This spring's first daffodil south of the county line.
It's the season when degrees are presented to worthy recipients at high school and college commencement ceremonies from Maine to California.
Those who have reached certain heights get their diplomas, bachelor's and master's degrees, and doctorates in ceremonies where the participants wear clothes they wouldn't normally be caught dead in, step on stage and receive a piece of paper that says they've learned something.
There are speeches and accolades, often followed by a party where fond memories are recalled.
I'm about to convey B.S., M.S. and P.H.D. recognitions from my own criteria - based on heights - that I gleaned this week from a U.S. government agency not currently under Congressional scrutiny.
That would be the National Weather Service - or more correctly the National Oceanic and Atmospheric Administration (NOAA).
The weather folks just released data on snowfall amounts this past winter at various Wisconsin locations. It's a "preliminary report," I'd guess because - with the way this spring has unfolded - it may not be the final tabulation.
We'll focus in this discussion on ten communities - seven of them in Door County.
In the context I'm about to expound, B.S. stands for "Bunch of Snow;" M.S. means "More Snow;" P.H.D. represents "Piled Higher and Deeper."
We'll start with Kewaunee, which NOAA reported received less snow this past winter than any other location in the northeast quadrant of Wisconsin: 43.1 inches. In academic terms, Kewaunee gets a B.S. for passing with a "C average."
The village of Forestville, with a "B average," also gets a B.S. designation, for 57.8 inches.
By my standards, Sturgeon Bay (64.0 inches), Egg Harbor (64.6 inches) and Ephraim (64.9 inches) all obtain B.S. status with an "A average."
Casco tried a little harder, and I grade their snowfall an "A-plus" with 68.2 inches.
The candidates for M.S. status include Washington Island, Green Bay and Fish Creek. Snowfall on the island accumulated 71.4 inches (nearly 6 feet) from first flurries last fall to the final plowing in Mid-April.
Green Bay - measured at the NOAA office near Austin Straubel International Airport -logged 74.2-inches.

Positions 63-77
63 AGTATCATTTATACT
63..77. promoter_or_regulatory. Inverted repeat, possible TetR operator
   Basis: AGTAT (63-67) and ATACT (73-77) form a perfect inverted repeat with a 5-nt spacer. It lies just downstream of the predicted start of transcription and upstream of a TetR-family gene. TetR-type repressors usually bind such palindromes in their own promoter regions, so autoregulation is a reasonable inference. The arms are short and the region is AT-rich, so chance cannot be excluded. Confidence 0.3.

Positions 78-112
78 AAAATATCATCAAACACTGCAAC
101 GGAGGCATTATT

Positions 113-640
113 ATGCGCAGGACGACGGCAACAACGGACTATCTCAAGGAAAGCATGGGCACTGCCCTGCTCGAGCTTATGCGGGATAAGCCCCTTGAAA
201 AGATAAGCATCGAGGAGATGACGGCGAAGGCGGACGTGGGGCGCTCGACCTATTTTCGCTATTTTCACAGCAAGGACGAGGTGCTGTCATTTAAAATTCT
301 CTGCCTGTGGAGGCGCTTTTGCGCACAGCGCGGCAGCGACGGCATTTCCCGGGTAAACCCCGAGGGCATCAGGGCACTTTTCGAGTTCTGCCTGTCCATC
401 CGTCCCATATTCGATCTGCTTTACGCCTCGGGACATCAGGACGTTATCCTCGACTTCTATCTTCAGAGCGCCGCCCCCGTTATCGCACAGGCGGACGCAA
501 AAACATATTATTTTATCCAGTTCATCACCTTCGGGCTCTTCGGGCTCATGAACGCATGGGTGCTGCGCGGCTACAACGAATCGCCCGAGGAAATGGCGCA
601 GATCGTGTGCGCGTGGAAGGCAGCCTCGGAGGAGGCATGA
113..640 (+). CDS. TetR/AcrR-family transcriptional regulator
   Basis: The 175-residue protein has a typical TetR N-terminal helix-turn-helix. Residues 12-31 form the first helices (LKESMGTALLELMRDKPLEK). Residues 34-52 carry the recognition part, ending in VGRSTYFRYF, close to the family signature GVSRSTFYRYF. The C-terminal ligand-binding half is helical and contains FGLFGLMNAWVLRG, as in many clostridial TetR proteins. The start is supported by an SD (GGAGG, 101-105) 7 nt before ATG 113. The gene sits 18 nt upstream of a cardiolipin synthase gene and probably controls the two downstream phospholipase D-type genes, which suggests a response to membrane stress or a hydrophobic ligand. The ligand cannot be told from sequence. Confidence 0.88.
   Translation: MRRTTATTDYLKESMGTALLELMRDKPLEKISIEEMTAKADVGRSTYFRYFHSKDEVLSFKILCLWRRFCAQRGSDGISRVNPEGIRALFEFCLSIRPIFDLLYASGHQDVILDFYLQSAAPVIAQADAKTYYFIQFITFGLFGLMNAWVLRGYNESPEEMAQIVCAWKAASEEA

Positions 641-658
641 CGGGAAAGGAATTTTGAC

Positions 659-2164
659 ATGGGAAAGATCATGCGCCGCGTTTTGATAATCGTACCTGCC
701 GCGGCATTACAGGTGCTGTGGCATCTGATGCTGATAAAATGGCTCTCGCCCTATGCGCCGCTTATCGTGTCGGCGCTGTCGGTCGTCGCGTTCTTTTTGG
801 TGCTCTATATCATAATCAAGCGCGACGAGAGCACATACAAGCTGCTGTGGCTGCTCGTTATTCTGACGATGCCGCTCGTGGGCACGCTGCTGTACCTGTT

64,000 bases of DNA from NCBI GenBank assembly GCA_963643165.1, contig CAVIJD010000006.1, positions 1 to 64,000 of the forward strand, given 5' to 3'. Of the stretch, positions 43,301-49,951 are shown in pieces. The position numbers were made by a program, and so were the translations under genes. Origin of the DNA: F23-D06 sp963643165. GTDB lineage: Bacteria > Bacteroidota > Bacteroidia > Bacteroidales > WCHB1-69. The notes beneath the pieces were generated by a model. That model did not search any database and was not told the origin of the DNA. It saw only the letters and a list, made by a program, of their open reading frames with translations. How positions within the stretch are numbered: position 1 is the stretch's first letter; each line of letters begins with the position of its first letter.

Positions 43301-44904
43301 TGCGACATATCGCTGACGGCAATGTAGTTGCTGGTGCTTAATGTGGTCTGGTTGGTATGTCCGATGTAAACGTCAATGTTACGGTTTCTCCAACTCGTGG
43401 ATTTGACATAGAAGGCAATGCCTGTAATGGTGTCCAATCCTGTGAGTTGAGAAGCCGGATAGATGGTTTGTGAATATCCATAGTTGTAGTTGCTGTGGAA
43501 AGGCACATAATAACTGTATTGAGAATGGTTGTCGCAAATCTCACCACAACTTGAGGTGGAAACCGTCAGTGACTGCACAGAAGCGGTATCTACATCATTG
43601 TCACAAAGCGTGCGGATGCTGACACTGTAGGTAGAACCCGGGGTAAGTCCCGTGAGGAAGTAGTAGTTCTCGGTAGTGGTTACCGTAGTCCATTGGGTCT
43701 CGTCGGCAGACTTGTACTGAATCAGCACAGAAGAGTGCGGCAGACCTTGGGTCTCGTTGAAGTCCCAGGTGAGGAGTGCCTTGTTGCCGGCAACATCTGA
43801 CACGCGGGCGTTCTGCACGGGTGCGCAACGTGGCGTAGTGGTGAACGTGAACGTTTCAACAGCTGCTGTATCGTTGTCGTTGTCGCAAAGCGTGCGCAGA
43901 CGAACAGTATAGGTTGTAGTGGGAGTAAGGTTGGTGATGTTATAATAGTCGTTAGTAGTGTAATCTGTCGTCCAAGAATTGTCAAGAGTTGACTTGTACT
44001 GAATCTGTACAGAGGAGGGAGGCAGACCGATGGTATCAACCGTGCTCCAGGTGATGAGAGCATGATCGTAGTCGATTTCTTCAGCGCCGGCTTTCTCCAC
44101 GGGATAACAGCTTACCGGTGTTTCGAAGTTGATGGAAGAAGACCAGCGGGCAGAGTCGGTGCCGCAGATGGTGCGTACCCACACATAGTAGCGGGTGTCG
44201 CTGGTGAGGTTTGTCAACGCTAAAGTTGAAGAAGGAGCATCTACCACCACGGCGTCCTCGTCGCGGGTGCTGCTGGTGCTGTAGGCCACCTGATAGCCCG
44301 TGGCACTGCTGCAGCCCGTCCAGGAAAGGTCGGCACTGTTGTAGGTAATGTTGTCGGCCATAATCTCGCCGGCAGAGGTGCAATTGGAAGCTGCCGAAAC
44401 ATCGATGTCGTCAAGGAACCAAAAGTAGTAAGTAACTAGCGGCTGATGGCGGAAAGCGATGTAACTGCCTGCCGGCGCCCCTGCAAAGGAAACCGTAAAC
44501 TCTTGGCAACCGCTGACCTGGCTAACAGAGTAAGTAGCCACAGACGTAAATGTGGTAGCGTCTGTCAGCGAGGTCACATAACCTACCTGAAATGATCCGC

And here's an odd one I suspect some old-timers can explain: The snowfall recorded at Fish Creek this past winter was 79 inches.
I label it odd because communities on either side of Fish Creek - Egg Harbor and Ephraim - had nearly 15 inches less accumulation.
The candidate I select for a P.H.D. - actually a P.M.H.D. (Piled Much Higher and Deeper) - is the most northwestern community in this region commonly called Northeastern Wisconsin.
The Town of Winchester, in Vilas County, received 132.5 inches of snow. That's 11 feet, ½ inch.
The NOAA report noted the ground in Winchester remained snow-covered last week, the first full week of May.
I looked up the town on the Internet.
One report said Winchester had a 2000 population of 454 and a 2010 population of 383. Could it be that in one decade, 71 folks "had it up to here" with all that snow and moved? Or were they snowed under and have never been seen again?
When you get 11 feet of snow in one winter, the prospect of the scant 3½ feet that was Kewaunee's accumulation must certainly look good.
Alas, although my snow total would only be a guesstimate, this house I occupy just south of the county line is not the garden spot that is the county seat 20 miles or so down the coast.
There's a woman down in Tennessee who from time to time reads and comments on these words I assemble.
Last time I complained about the cold and snow - maybe six weeks back - she sent me photos of spring in her region.
I could now return the favor, since I snapped a picture Thursday of a daffodil, the first spring flower in my yard.
At this rate, I ought to have pictures of lilacs by Flag Day.